Gradually the spring 72 will force the rod 58 back to its initial position. As this occurs the end of the washer 66 will hit against the rod 74 causing the valve body 78 to move downwards against the pressure of the spring 82. As this occurs the valve body first cuts off fuel flow from the bore 48 through the passage 42 to the engine 38. As further movement of the valve body 78 occurs, fuel entrapped Within the bore 48 is forced back through the passage 42 to the cavity 40. Thus, because of the slanting configuration of the passage 42, there is no danger of the valve body 78 failing to move because of fuel being trapped within the bore 48. The washer 80 previously described merely serves to prevent fuel from escaping from the bore 48 into the cavity 52 so as to interfere with the operation of the plunger 56. Essentlally, the washer 66, the diaphragm 68 and the washer 70 serve as a conventional piston within the cavity 52. If desired, other equivalent means can be employed with the invention.
Those skilled in the art will realize that the present invention marks a substantial improvement over the prior related devices. Only one small flexible hose or tubing is required to connect the fuel tank, the timer, and the engine employed. Because of this fact, there is much less danger of leakage than is involved with the prior related constructions.
The combined timer and fuel tank herein specified is a substantial improvement over the prior related devices since this mechanism may be conveniently manufactured from a single block of aluminum or the like, utilizing merely a conventional drill press and related equipment. Other advantages of the structure herein set forth will,
of course, be apparent to those skilled in the art. Because of the fact that a number of minor modifications may be made in this invention without departing from the essential features of the invention, the invention itself is to be considered to be limited only by the appended claims forming a part of this description.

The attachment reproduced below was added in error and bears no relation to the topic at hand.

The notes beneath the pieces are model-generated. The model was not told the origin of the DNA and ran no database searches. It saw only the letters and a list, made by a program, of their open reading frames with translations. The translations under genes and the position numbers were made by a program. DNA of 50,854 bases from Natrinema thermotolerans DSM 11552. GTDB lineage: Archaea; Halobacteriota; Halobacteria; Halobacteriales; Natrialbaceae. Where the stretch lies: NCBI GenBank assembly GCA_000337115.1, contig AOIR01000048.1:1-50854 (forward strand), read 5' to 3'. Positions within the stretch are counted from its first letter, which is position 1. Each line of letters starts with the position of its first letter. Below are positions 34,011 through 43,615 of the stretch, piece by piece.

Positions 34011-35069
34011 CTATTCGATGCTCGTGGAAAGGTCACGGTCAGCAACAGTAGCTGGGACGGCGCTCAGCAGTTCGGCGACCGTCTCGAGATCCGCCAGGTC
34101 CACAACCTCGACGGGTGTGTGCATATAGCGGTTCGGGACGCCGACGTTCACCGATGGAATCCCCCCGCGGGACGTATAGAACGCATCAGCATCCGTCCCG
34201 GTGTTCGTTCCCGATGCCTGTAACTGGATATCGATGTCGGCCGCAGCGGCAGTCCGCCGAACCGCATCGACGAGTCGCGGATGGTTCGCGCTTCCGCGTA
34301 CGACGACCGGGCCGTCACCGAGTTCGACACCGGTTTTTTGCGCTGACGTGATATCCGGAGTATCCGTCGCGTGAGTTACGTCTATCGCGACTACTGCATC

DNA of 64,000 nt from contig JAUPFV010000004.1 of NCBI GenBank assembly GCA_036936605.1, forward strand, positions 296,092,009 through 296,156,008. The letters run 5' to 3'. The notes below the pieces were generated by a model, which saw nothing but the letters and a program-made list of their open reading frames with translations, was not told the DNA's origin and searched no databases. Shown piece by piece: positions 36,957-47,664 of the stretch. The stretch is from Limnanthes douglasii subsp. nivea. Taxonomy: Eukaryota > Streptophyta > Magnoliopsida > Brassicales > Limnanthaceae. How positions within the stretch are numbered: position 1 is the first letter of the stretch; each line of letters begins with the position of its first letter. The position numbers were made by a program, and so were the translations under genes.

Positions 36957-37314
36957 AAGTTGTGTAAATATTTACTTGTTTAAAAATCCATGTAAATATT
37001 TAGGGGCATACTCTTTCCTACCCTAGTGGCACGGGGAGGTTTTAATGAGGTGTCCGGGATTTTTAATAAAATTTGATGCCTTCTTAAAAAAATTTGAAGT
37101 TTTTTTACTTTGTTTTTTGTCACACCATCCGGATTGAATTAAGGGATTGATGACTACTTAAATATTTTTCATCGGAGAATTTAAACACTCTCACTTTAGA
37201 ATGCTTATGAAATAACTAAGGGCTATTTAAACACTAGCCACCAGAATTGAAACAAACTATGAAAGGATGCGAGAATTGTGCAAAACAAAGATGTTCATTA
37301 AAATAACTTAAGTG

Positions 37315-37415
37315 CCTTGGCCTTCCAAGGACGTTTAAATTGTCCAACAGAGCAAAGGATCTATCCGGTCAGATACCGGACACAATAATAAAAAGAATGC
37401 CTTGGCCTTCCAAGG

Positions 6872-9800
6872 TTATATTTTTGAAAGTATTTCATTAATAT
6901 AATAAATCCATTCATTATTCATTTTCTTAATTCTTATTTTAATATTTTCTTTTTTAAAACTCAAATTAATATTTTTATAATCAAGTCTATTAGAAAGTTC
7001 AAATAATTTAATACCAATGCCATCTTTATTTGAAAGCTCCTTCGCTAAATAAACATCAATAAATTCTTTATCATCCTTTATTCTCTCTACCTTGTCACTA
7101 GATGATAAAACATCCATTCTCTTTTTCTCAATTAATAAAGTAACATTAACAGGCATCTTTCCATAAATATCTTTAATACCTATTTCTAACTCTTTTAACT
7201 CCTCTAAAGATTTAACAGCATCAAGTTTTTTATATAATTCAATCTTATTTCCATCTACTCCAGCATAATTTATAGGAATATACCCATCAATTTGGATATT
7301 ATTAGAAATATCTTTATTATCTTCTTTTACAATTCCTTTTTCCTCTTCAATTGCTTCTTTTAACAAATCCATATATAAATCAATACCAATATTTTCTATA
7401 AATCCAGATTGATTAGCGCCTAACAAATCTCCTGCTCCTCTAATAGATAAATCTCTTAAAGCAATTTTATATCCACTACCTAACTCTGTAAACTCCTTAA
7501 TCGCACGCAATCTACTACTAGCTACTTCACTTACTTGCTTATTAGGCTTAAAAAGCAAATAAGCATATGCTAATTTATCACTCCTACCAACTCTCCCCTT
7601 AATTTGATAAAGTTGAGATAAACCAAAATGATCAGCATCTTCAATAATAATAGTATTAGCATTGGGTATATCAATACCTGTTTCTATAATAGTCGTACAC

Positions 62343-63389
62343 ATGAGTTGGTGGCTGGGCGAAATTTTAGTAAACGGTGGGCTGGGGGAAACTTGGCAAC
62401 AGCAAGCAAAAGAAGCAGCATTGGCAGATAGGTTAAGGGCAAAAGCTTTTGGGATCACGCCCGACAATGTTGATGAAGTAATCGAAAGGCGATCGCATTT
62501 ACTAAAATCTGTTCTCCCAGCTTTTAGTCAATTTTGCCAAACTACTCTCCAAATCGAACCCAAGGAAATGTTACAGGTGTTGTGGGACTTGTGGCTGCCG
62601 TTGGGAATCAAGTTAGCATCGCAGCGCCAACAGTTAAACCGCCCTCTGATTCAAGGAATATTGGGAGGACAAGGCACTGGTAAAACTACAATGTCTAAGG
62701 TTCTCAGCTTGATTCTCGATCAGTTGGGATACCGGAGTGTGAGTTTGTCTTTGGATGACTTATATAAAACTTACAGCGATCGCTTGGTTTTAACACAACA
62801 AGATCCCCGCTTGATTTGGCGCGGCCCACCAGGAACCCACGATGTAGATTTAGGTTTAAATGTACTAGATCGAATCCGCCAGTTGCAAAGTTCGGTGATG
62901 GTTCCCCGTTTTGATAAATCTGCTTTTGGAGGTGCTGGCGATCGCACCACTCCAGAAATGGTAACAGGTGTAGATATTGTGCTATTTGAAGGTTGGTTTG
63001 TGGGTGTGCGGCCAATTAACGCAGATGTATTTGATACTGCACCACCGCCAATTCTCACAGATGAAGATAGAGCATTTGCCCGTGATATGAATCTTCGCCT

1. A combined timer and fuel tank for model airplanes which comprises: a member; means defining a fuel tank having a bottom within said member; means defining a passage within said member leading from said bottom of said fuel tank to the exterior of said member; means defining a bore within said member, said bore intersecting said passage; means defining a timer cylinder in said member adjacent to said fuel tank and said bore; means defining a small passage in said member connecting said bore and the bottom of said timer cylinder; a valve body positioned within said bore; spring means biased so as to hold said valve body so as to permit fluid flow through said passage leading from said fuel tank; a rod attached to said valve body so as to project through said small passage; piston means located within said timer cylinder; spring means located within said timer cylinder normally urging said piston means against said rod so as to push said rod and said valve body in order to move said valve body within said bore so as to prevent fluid flow through said bore; means for withdrawing said piston means from said rod against said second spring means within said timer cylinder; and means permitting air flow into the ends of said timer cylinder.
2. A combined timer and fuel tank for model airplanes as defined in claim 1 wherein: said bore is located at an angle to said passage.
3. A combined timer and fuel tank for model aircraft as defined in claim 1 including: a sealing washer disposed about said rod to prevent fuel from entering said timer cylinder from said bore.
4. A combined timer and fuel tank for model aircraft which comprises: a member; means defining a fuel tank in said member, said fuel tank having a bottom; means defining a passage within said member leading from said bottom of said fuel tank to the exterior of said member; means defining a bore within said member, said bore being located at an angle to said passage and intersecting said passage; means defining a timer cylinder in said member adjacent to said fuel tank and said bore; means defining a small passage in said member connecting said bore to the bottom of said timer cylinder; a valve body positioned within said bore; spring means located in said bore, said spring means being biased so as to hold said valve body away from said passage leading from said fuel tank; a rod attached to said valve body so as to project through said small passage; a sealing washer positioned within said bore around said rod; a piston including a flexible diaphragm engaging the Walls of said timer cylinder positioned Within said timer cylinder; spring means located within said timer cylinder so as to normally urge said piston means against said rod so as to push said rod and said valve body in order to move said valve body within said bore so as to prevent fluid flowing through said bore; a rod attached to said piston means so as to project therefrom out of said timer cylinder; and means permitting air flow into the ends of said timer cylinder.
References Cited in the file of this patent UNITED STATES PATENTS 1,148,922 Pagano Aug. 3, 1915 2,207,189 Austin et al July 9, 1940 2,234,758 Goldberg Mar. 11, 1941 2,576,555 Atwood et al. Nov. 27, i
FOREIGN PATENTS 40,826 Switzerland May 27, 1907